The Aftershock: Baseball world reacts to the Red Sox signing of Carl Crawford
|12.09.10 at 1:03 pm ET|
LAKE BUENA VISTA, Fla. — The reverberations continue to be felt.
The morning after the news of Carl Crawford‘s agreement to a deal with the Red Sox, it remained the foremost topic of chatter as the Winter Meetings drew to a close. It was not merely that the Sox had delivered a baseball bombshell by acquiring an All-Star player in Crawford. It was the combination of the Sox’ acquisitions of Crawford and first baseman Adrian Gonzalez, one of the best offensive players in the game who is also a Gold Glove defender, that proved dizzying.
Immediately, the suspicion emerged that the Yankees and Angels would have no choice but to scramble for counter strikes. New York GM Brian Cashman was peppered with questions about whether he felt compelled to sweeten his offer to pitcher Cliff Lee in the aftermath of the Sox’ deal with Crawford. He insisted that he did not feel such a compulsion, even as he acknowledged that the Sox had just delivered a haymaker.
“It’s a great move. They’ve got a great team. Significantly improved. They were a great team last year. They got derailed by injuries,” said Cashman. “They’ve had two huge acquisitions. They’re loading up like they always do. This is even more significant than a typical Red Sox reload. They’ve done a good job so far.”
The Angels, meanwhile, had been involved in the Crawford bidding as well. One source thought that Los Angeles had bid $108 million for the outfielder, though the term for which they were interested was unclear. Halos GM Tony Reagins, whose team was viewed as a consensus favorite to win the services of the outfielder, did little to clarify where the Angels were in the Crawford sweepstakes.
“‘Favorites’ is used a lot but I don’t know how accurate that is,” said Reagins. “I think to put the label on as a favorite, I think we’ve seen this before with other players in this offseason that were quote-unquote favorites for a particular club and ended up signing elsewhere.
“What we do is we evaluate a player, evaluate his skill set, assign a dollar value to him in terms of AAV and years and the level that we’re comfortable with. Once it exceeds that, we have to make a decision one way or the other.”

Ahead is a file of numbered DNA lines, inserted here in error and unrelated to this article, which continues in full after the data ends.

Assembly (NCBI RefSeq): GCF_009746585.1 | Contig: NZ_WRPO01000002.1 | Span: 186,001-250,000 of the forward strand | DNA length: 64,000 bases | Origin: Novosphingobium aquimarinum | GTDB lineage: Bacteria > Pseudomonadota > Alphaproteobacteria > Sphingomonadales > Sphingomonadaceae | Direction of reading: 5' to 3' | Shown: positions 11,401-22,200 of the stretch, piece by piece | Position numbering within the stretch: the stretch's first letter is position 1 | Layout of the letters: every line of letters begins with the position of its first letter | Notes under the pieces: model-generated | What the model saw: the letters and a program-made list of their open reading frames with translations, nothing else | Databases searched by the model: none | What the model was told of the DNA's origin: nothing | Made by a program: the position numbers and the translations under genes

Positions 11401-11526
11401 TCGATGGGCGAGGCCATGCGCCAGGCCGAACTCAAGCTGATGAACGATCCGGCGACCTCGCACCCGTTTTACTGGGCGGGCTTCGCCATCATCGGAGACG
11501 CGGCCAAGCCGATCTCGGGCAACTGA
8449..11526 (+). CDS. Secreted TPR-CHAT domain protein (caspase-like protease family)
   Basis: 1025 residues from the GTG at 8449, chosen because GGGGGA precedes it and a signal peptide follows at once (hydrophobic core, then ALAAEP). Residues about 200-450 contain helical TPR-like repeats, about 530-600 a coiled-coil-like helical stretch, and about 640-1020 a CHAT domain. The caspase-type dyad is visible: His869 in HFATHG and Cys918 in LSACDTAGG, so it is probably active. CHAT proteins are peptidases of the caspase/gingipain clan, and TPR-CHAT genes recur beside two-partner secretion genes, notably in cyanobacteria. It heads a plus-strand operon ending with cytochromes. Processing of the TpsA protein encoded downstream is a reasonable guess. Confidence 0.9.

With Crawford gone, the Angels — who are still trying to upgrade their offense — may have little choice but to throw their full efforts into a bid for third baseman Adrian Beltre. Or, perhaps they will intensify their own efforts to acquire Lee.
While big market clubs were left to react to the Sox’ financial muscle-flexing, the situation was arguably even more stark for teams with even more limited payrolls. Andy MacPhail, the GM of the Orioles, could not hide his own distress at the fact that a division that has featured the most ferocious competition in baseball in recent years just became even more daunting for a team that has proven unsuccessful in landing key free agents.
“We’re going to start a mid-Atlantic Division,” he joked. “Frankly in our view, Boston was a powerhouse and a force going into 2010 and suffered injuries that are almost inconceivable, and still had a pretty good year. Now, when they get Pedroia healthy and they get Youkilis healthy, they add Gonzalez and they add Crawford ‘¦ ooof. Oooof.”
Jays GM Alex Anthopolous suggested to reporters that it was difficult to assess the impact of the acquisitions of Gonzalez and Crawford. Because those two stars will be replacing a pair of players (Victor Martinez and Adrian Beltre) who performed at a star-caliber level for their positions in 2010, he implied that it is not clear to what degree (if any) the Sox improved strictly based on their two acquisitions and their two free agent departures.
But, what he did find daunting was the prospect of having to contend not just with the two Sox newcomers but also the returns to health for several key Sox — Dustin Pedroia, Kevin Youkilis and Jacoby Ellsbury — who missed much of last year.
‘Let’s see, the subtracted (Victor) Martinez and (Adrian) Beltre, and they added Gonzalez and Crawford,” reasoned Anthopolous. “The thing is, you have to look at the years that they had. Beltre had a great year. He hit .320, 30 home runs, and then, Martinez hit about 20 home runs. Hard to say (how much better the Sox are) because they both had very good years. They’re a different lineup because of Crawford and the speed that he brings. Certainly, Gonzalez is much more of a power threat and a left-handed bat. I think they’re an improved club strictly from a health standpoint. Health alone, if they had just kept the same team, I felt that team kept intact was a 100-win team. You can argue that the loss of Martinez, Beltre, whether that’s an upgrade or it’s the same or close. We’re talking about four great players. It can be debated. Martinez and Beltre are great players, and now you’ve got Crawford and Gonzalez. With Ellsbury, Pedroia (healthy), Beckett’s going to be better, Lackey’s going to be better. To me, they’re an improved club just because of that.”
While the baseball world was stunned by the sheer magnitude and audacity of the Sox’ two offseason moves, few seemed startled that they had indeed proceeded in such ambitious fashion. The moves were bold, and, most expect, the results may be as well.
“They probably looked at it, looking at their division, [as an] opportune time to maybe get back on top of the division,” said Diamondbacks GM Kevin Towers. “I talked about Adrian (Gonzalez) knocking the paint off the Wall. Jeez, you’ll have to have some guy hanging from the wall there constantly doing that during the game. Pretty impressive lineup.”
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